Nationwide Children’s Hospital and The Ohio State University Wexner Medical Center have been selected to pilot a national initiative to enhance primary care training in the departments of Family Medicine, Internal Medicine and Pediatrics. Physicians will receive comprehensive training on how to more effectively teach residents how to focus care around the needs of the patient, using the patient-centered medical home model.
The Primary Care Faculty Development Initiative (PCFDI), funded by the Health Services Resource Administration, is one of the first national faculty development projects of its kind bringing together family medicine, internal medicine and pediatrics in a pilot program to improve graduate medical education. It enables faculty teams to work together to train primary care residents to practice safely and effectively in a rapidly evolving health care system.
“We recognize that we have major gaps between the need to train our residents to provide an effective patient-centered medical home model and the required knowledge and the ability to teach this new way of practicing medicine among our faculty,” said John D Mahan, MD, program director for the Nationwide Children’s Hospital and The Ohio State University Pediatric Residency Program. “We are excited to have been selected to lead the process of innovation to deliver better graduate physicians and better primary care for our patient-families. The patient-centered medical home model allows us to center on their needs, when they need it.”
The curriculum for the initiative will focus on six key components: leadership, change management, teamwork, population management, clinical microsystems and competency assessment. These components all connect directly to patient-centered care from the perspective of a primary care residency and are critical skill areas that have been identified as urgent priorities by policy-makers and faculty within the academic communities of the three primary care disciplines.
“The programs at Nationwide Children’s and Wexner Medical Center will focus on developing effective online faculty education and implementing teaching methods including direct observation of trainees to provide necessary training and coaching, and measuring practical outcomes that will define the success of these efforts for the patients and families,” said Mahan. “Each patient-family has a personal physician who leads a team of individuals to provide comprehensive safe and high-quality care that is coordinated and integrated throughout the system with the aid of an effective enterprise wide Health Electronic Record. This allows us to continue the process of implementing these features more effectively so we can graduate new physicians able to provide this care to patients in their primary care offices.”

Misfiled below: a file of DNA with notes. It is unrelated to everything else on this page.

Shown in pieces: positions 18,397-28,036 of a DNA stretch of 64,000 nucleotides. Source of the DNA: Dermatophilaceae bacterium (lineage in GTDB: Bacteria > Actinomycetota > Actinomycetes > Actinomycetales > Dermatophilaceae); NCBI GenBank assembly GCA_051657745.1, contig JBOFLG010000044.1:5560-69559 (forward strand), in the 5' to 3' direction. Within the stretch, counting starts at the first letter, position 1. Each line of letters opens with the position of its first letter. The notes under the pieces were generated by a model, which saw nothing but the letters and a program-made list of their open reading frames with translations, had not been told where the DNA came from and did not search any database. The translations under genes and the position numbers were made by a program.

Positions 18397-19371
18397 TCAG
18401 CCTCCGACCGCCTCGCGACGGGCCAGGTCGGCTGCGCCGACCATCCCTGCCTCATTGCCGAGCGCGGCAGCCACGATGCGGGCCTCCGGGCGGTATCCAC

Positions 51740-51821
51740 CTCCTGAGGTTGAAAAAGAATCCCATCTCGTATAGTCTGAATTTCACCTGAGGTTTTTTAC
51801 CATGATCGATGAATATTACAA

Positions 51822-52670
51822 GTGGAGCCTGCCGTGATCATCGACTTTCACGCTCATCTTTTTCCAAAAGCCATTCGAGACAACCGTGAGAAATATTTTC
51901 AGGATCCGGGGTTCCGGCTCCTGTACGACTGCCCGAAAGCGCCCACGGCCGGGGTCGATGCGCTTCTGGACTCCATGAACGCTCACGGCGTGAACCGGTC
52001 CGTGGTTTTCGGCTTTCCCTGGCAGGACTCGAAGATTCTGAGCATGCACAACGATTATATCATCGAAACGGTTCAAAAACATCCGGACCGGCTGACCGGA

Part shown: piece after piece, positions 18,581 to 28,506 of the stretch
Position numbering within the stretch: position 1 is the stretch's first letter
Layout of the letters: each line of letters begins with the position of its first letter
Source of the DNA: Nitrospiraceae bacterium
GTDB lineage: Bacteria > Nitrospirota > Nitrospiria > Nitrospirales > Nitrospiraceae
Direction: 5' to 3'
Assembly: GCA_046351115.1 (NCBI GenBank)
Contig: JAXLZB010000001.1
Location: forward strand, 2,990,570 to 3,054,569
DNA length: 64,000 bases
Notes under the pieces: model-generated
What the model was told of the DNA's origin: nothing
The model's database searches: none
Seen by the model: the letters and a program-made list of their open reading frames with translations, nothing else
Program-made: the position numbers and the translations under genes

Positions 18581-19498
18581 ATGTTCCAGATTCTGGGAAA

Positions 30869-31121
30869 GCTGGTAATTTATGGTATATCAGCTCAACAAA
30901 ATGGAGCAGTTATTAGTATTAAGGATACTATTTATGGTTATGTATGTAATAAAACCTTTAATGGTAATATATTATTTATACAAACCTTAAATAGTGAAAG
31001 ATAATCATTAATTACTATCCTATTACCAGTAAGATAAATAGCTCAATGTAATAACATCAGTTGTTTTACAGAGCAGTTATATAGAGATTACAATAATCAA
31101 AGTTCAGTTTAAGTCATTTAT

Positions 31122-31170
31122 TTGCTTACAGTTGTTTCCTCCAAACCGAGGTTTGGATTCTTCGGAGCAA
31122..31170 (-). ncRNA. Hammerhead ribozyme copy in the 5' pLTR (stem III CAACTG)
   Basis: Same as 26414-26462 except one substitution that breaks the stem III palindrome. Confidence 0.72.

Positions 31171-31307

The participating faculty has recently begun working together to implement change in their training clinics and will receive ongoing updating and coaching to assist them in the process.
“When seeking recognition as a National Committee for Quality Assurance patient centered medical home, it can be tempting to get caught up with checking off boxes to meet requirements. Some of the more junior primary care faculty leaders working on our interdepartmental team have challenged us to dig deeper and champion the underlying spirit of being truly patient centered in the care we and our trainees are providing at all of our clinic sites,” said David Wininger, MD, associate professor of Internal Medicine at Ohio State’s Wexner Medical Center.
Nationwide Children’s Hospital and The Ohio State University Wexner Medical Center were collectively one of four institutions chosen from a pool of 48 institutions nationwide to pilot the PCFDI. Other institutions piloting the program include Advocate Lutheran General Hospital, the University of Minnesota and the University of Nebraska.
Nine clinician-educators were selected to participate in the program, including John D. Mahan, MD, Mary Kay Kuzma, MD, Alex Rakowsky, MD, Melissa Meyer, MD, David Wininger, MD, Nazhat Taj-Schaal, MD, Andrew Schreiner, MD, Jared Moore, MD, W. Fred Miser, MD, Donald Mack, MD, and John McConaghy, MD.
The Primary Care Faculty Development Initiative (PCFDI) pilot program is being conducted by Oregon Health & Science University (OHSU) pursuant to contract HHSH250201200023C with the U.S. Department of Health and Human Services, Health Resources and Services Administration.